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President Biden says the United States will buy and donate half a billion doses of Pfizer’s Covid vaccine: “We know the tragedy.  We also know the road to recovery ‘

“America knows firsthand the tragedy of this pandemic. We have had more deaths in the United States than anywhere in the world, nearly 600,000 of our fellow Americans,” Biden said in remarks after meeting with British Prime Minister Boris Johnson.

He added, “We know the tragedy. We also know the path to recovery.”

The move will also serve to counter efforts by Russia and China to use their own publicly funded vaccines to expand their global influence.

“American workers will now produce vaccines that will save the lives of people in Africa, Asia, Latin America and the Caribbean – people they will never meet and have never met. Places they have never met. have never visited and likely will not have the opportunity to visit. But lives have been saved nonetheless, thanks to American leadership, American workers, hard work and values, “Biden said Thursday.

Hundreds of millions of doses of the Russian Sputnik V vaccine, as well as the Chinese Sinovac and Sinopharm vaccines, have been circulated around the world. Only the Sinopharm vaccine has been accepted in the COVAX initiative of the World Health Organization.

Many countries – including Latin America, which has traditionally been an area of ​​American influence – have purchased large numbers of Russian and Chinese vaccines to fill gaps in their own vaccine deployments.

The White House has said it is monitoring and concerned about efforts by Russia and China to use vaccines to achieve geopolitical gains.

During remarks announcing the purchase of the vaccine, Biden stressed that there were no conditions for accepting vaccines purchased in the United States.

“Be clear: just like the 80 million doses we announced earlier, the United States is providing these half billion doses without any conditions,” Biden said. “Our vaccine donations do not include pressure for potential favors or concessions. We are doing this to save lives, to end this pandemic. That’s it. Period.”

Administration officials have suggested the move is part of a larger effort for democracies around the world to lead the way in recovery from a pandemic.

“This will clearly be the largest purchase and donation of Covid-19 vaccines by a single country by far, and it is an unprecedented response,” a senior administration official told reporters on Thursday.

“We want to do everything possible to prevent more tragic losses across the world,” the official said, adding that it is “in our national interest to end this pandemic everywhere”.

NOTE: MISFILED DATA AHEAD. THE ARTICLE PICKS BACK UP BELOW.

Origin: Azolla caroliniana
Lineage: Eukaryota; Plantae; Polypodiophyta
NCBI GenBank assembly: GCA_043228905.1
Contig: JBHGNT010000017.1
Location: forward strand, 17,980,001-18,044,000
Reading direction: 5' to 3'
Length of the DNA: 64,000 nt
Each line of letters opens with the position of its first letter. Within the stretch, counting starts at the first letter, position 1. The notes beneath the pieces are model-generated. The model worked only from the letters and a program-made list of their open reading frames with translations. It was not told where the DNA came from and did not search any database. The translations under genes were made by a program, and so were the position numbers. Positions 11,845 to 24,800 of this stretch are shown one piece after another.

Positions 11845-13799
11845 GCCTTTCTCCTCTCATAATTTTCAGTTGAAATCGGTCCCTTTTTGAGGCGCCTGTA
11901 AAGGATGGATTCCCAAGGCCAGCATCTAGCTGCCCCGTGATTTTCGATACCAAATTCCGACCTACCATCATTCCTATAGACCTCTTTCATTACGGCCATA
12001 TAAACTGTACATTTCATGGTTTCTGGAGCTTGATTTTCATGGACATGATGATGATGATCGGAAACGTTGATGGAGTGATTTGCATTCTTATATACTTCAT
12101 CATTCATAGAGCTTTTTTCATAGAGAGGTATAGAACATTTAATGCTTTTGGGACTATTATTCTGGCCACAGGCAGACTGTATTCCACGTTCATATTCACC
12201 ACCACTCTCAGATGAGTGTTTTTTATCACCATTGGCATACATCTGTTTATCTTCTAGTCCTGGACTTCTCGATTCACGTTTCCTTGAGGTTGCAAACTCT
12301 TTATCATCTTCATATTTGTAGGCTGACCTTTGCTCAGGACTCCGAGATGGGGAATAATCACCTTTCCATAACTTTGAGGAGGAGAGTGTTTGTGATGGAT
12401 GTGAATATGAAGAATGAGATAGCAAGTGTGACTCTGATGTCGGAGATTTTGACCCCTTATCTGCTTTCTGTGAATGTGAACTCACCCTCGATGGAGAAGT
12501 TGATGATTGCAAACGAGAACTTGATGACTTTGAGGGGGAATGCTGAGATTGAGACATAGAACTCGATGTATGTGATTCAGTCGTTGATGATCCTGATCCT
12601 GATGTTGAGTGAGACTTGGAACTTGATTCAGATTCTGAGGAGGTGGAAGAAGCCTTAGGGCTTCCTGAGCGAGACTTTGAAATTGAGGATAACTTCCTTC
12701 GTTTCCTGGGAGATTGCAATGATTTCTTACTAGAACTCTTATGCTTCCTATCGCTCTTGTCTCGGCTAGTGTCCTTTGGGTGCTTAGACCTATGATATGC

“Covid-19 knows no borders, and as long as this virus is in our world, Americans are in danger,” the official said, stressing that the virus “also threatens economic opportunities”.

The move to give doses is also meant to encourage other U.S. allies to step up their efforts.

“We are also using this announcement today to leverage and mobilize broader commitments from democracies around the world, the G7 and partner countries,” said a separate senior official, previewing a “multilateral announcement related to the G7 Covid “.

At the G7 summit this weekend, the official said, leaders will announce a “collective effort by the world’s democracies to beat Covid-19 once and for all.”

The donation comes as Biden has repeatedly said the world is at an inflection point to show whether democracy can prevail over autocracy.

As for the timing, officials said doses of Pfizer will start shipping in August and 200 million doses will be delivered by the end of this year. The remaining 300 million doses will be delivered in the first half of 2022. They will be manufactured in the United States, officials said, “employing thousands of workers” in states such as Michigan, Connecticut and Massachusetts. The cost will be around $ 1.5 billion, which will come from funds previously allocated in the US bailout relief plan adopted earlier this year.

Biden previously pledged to share 80 million doses of the Covid-19 vaccine with other countries. Last week, the Biden administration announced a plan to share the first 25 million doses of the Covid-19 vaccine with the rest of the world and a global framework for distributing at least 80 million doses by the end of June.

About 75% of those donated vaccines will be shared with the global immunization program called Covid-19 Vaccines Global Access, or COVAX, and about 25% will be shared directly with countries in need, the White House said.

Biden said last month that the United States would share an additional 20 million doses of Covid-19 vaccine by the end of June in addition to the 60 million doses of the AstraZeneca vaccine that the president had already pledged to share. here July 4th. The additional 20 million doses will include Moderna, Pfizer and Johnson & Johnson vaccines as well as AstraZeneca, which must be approved by federal regulators before being shipped overseas.

This story has been updated with additional developments.

CNN’s Maegan Vazquez contributed to this report.


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